Seabrook city councilman takes heat for words
2005
Broadcasters push for new layer of intellectual monopoly at WIPO
2005
Dock worker killed by snapped cable
2006
IRA disbands military structure
2006
Singapore Airlines to be compensated for A380 delays
2006
Interview with Mathew Njenga, City Council candidate for Wards 2 & 6 in Brampton, Canada
2006
US government 'can continue' eavesdropping
2006
First plane arrival for more than 10 years to renewed airport in Grozny, Russia
2006
Possible eruption at Ruapehu Volcano in New Zealand
2006
Halloween faces pumpkin shortage
2006
Child pornography case against John Mark Karr dropped
2006
13 hour bank robbery ends with no injuries in Setúbal, Portugal
2006
Parents kidnap daughter to stop marriage in U.S.
2006
Al-Qaeda leader in Iraq 'killed'
2006
Sarasota doctor heading to prison
2006
Rocket launcher found near Pakistani parliament
2007
German trains halted by strike
2007
Woman attempting suicide rescued by Western Bulldogs players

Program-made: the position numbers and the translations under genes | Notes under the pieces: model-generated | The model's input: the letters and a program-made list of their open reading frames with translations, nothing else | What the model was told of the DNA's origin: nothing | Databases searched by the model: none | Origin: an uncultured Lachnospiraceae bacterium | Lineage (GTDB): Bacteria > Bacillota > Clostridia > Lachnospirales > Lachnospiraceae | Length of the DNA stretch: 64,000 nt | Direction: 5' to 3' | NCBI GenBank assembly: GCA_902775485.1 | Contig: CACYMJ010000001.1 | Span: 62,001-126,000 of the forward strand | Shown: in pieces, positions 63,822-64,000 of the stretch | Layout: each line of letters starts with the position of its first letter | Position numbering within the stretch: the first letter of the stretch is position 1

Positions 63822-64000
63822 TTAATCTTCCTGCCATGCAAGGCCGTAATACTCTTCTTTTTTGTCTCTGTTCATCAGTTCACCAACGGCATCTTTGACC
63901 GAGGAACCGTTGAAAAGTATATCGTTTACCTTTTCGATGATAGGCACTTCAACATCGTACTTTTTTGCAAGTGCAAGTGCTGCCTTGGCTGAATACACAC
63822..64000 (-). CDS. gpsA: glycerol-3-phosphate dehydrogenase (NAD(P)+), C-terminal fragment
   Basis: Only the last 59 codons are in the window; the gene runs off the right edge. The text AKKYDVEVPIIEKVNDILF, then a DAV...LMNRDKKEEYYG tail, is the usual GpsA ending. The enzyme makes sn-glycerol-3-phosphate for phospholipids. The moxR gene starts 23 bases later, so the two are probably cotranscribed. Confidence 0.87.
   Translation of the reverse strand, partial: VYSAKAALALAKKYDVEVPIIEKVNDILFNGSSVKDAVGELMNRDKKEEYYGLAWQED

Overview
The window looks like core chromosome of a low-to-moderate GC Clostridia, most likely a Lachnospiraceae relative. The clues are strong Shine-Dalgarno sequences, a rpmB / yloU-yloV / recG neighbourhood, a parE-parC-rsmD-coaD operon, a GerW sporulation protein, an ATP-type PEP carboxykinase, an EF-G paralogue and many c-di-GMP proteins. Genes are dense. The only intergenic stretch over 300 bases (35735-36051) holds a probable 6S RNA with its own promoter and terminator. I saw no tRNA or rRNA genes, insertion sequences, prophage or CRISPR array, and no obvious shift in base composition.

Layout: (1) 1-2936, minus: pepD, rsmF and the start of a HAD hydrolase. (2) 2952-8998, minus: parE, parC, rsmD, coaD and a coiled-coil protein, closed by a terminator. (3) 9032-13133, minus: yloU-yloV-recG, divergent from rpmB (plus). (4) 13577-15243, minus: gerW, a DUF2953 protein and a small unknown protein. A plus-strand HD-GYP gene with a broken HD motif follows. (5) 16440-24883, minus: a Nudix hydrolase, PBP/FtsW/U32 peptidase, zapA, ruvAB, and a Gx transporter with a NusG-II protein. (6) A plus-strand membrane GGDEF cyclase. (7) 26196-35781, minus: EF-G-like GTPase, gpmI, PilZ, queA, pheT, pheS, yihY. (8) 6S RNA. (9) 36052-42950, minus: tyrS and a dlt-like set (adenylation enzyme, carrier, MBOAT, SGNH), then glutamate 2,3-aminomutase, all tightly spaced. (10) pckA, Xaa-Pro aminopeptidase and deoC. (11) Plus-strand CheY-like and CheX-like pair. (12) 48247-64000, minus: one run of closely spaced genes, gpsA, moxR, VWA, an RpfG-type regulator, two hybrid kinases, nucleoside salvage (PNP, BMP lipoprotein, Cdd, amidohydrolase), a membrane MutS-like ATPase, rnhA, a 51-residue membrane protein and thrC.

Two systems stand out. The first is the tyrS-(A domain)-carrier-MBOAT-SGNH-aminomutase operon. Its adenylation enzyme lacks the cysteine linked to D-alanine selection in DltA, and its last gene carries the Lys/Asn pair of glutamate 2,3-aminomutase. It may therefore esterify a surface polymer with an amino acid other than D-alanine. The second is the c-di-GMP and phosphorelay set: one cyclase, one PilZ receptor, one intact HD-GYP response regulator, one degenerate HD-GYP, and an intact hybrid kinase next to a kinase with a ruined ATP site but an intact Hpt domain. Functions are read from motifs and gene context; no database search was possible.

2007
New Zealand police to charge sitting MP
2007
Spain arrests entire leadership of the Basque Separatist Party: 22 detained
2007
W.A.S.P. announce 'The Crimson Idol' 15th-anniverary world tour
2007
Survey: Finland is the world's greenest country
2007
Construction on massive radio telescope array to begin in 2012
2007
Dr. Joseph Merlino on sexuality, insanity, Freud, fetishes and apathy
2007
Ann Coulter: Take away women's votes because "women are voting so stupidly"
2007
Oral Roberts University president accused of illegal political donations and financial misappropriation
2007
Biohazard lab supervision an issue says US investigation
2007
Ig Nobel Prize winners announced
2007
Family of Chile's former leader Augusto Pinochet arrested on embezzlement charges
2008
Ralph Nader calls out Democrats for financial bailout
2008
Despite passage of bailout bill, two US states may need loans
2008
Thai PAD protest leader arrested while voting
2008
Zimbabwean unity talks fail
2008
18 illegal Afghan and Burmese immigrants killed in truck crash in Turkey